Visions, needs and requirements for (future) research environments: An exploration with Marie Curie Fellow Ottavio Quirico

Visions, needs and requirements for (future) research environments: An exploration with Marie Curie Fellow Ottavio Quirico

Visions, needs and requirements for (future) research environments: An exploration with Marie Curie Fellow Ottavio Quirico

01 Apr 2020

by: Katharina Flicker (TU Wien)

Researchers are at the very heart of the EOSC: So what do researchers really need to do cutting-edge research? How do they think the EOSC could support them in their endeavors? Let's see what Marie Curie Fellow and expert in international law Ottavio Quirico has to say.

An exploration with Ottavio Quirico, Associate Professor at the University of New England (UNE), School of Law, Australia;

Honorary Lecturer, at the Australian National University, Centre for European Studies; former Marie Curie Fellow at University Panthéon-Assas (Paris, France) and Max Weber Fellow at the European University Institute (Florence, Italy). He has acted as a consultant to the United Nations. Research interests include: international relations; international law; EU law and politics; comparative law and politics; for more information on Ottavio Quirico, please visit this link.

Facilitating open access and the circulation of ideas (interdisciplinarity)

KF: What does your work currently focus on?

OQ: International law and international relations, EU law and politics. I develop a systemic analysis of international relations, for instance, concerning the regulation of climate change, aiming to identify inconsistencies and improve the system. This research is mostly based on documentary sources (documents of relevant institutions and scholarly work) and fundamentally aims to provide policy advice.

KF: What routines do you repeatedly do, that could be automated?

OQ: Library catalogues automatically retrieve relevant sources and this works well. Maybe, an engine indicating institutions with research affinities can support collaboration.

KF: What (data) challenges are you facing in your research?

OQ: Not all resources that I need are open access.  Sometimes, only specialized institutions have access to specific resources. In addition, I occasionally need to travel to access printed books. However, these are increasingly available online, although mostly not in open access.

KF: What is the meaning of open access and open science and how does it increase the value of your work as a researcher?

OQ: Open science facilitates access to scientific data for professionals and the larger public; it is a positive development as it helps to access resources anytime and anywhere. Open data is more problematic, it is important to recognize authorship and to clarify whether specific data, for instance, data embedded in graphs, are open data. However, in order to encourage researchers coming from my field to open our science, ideas need to circulate and dialogue is essential for developing collaboration and finding solutions to problems.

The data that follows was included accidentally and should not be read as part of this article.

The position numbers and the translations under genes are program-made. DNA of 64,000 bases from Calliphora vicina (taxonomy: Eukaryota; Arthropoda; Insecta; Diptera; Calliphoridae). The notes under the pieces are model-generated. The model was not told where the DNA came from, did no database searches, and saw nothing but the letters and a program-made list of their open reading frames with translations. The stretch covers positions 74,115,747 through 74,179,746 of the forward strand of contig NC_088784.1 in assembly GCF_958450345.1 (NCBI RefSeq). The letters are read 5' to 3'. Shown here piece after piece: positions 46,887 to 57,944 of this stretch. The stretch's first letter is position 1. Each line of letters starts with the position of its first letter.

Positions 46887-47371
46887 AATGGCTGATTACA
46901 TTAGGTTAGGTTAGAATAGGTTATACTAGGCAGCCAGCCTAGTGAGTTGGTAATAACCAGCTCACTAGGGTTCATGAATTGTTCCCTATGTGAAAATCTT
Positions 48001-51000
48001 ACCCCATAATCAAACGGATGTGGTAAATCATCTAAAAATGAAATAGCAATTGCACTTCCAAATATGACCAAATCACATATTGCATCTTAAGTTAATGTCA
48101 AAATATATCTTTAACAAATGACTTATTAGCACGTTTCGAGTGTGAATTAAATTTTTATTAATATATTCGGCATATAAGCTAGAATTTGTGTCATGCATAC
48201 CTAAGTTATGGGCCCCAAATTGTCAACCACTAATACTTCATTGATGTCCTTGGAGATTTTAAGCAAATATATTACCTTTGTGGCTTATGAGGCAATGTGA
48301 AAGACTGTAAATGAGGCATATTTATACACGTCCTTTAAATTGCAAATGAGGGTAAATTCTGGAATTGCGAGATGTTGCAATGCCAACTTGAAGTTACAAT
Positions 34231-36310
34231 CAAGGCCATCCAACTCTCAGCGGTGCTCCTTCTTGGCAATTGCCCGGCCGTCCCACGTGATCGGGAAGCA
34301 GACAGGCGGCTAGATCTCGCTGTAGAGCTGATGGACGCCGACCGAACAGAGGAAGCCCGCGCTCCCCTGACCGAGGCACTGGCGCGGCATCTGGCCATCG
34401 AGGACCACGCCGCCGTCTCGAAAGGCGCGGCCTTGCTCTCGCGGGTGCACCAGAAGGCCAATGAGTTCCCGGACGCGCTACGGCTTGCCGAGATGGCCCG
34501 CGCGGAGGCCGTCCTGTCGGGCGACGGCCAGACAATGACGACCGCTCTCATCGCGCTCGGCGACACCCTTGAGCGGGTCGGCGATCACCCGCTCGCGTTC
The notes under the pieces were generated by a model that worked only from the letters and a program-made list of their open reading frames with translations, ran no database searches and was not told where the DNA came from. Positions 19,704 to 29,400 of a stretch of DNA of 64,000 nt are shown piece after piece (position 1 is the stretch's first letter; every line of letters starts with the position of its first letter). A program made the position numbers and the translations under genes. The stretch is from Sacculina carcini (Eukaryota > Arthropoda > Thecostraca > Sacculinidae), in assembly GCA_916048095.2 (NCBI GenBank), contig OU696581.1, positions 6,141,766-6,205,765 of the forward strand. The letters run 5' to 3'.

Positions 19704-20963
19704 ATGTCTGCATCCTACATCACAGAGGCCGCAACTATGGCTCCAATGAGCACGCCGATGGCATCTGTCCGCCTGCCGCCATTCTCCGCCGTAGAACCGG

KF: Why do you think it is important to start a dialogue and develop collaboration?

OQ: It is important to discuss with colleagues from the same disciplines and other disciplines, and to have access to interdisciplinary resources, to develop ideas and find viable approaches, possibly solutions, to problems. It is fundamental that academics have a dialogue with colleagues from governmental and non-governmental institutions. Thus, if EOSC allows retrieving contacts that are active in a specific area of research, it facilitates collaboration and advances research.

KF: You mention that access to interdisciplinary resources is important. Please, may you also give an example here? How does your research benefit from interdisciplinarity?

OQ: In social sciences, at least political scientists, economists and lawyers need to talk to each other. For instance, it is only by discussing with economists and political scientists the problem of rolling back incentive schemes for investment in renewable energy that a lawyer can develop a correct perception of institutional problems and develop tailored answers for investment governance. Cross-fertilization is fundamental in all fields. Think, for instance, that Karl Jenkins took inspiration from the work of Renaissance architect Andrea Palladio to compose the string concert ‘Palladio’.

KF: How will research look like in 5-25 years? What will be the effect and impact on research environments like infrastructures, services and policies?

OQ: Digital sources accelerate and facilitate access to resources and circulation of ideas. This is likely to increase in the next 5-25 years. Furthermore, facilitating access to resources and exchange of ideas improves interdisciplinarity, which is essential to broadening and developing different perspectives on problems.

KF: How could EOSC help you face these challenges and make your vision for future research environments come true?

OQ: Open access to resources and availability of digital versions of books would be highly beneficial. It would also be helpful to speed up publication processes. Currently, publishing in peer-reviewed journals takes time. However, publishing via online platforms might preclude publication in peer-reviewed journals. It would be helpful to find a solution, because the world evolves rapidly. In addition, it is important to facilitate collaboration on an interdisciplinary basis.


TU Wien is a partner in the H2020 project, delivering 360° support to the EOSC Governance. Specifically, it addresses the need for the set-up of an operational framework supporting the overall Governance of the EOSC. contacts at TU Wien:

  • Paolo Budroni
  • Katharina Flicker
  • Juliana Giroletti
  • Andreas Rauber (PI)
  • Barbara Sanchéz
  • Bernd Saurugger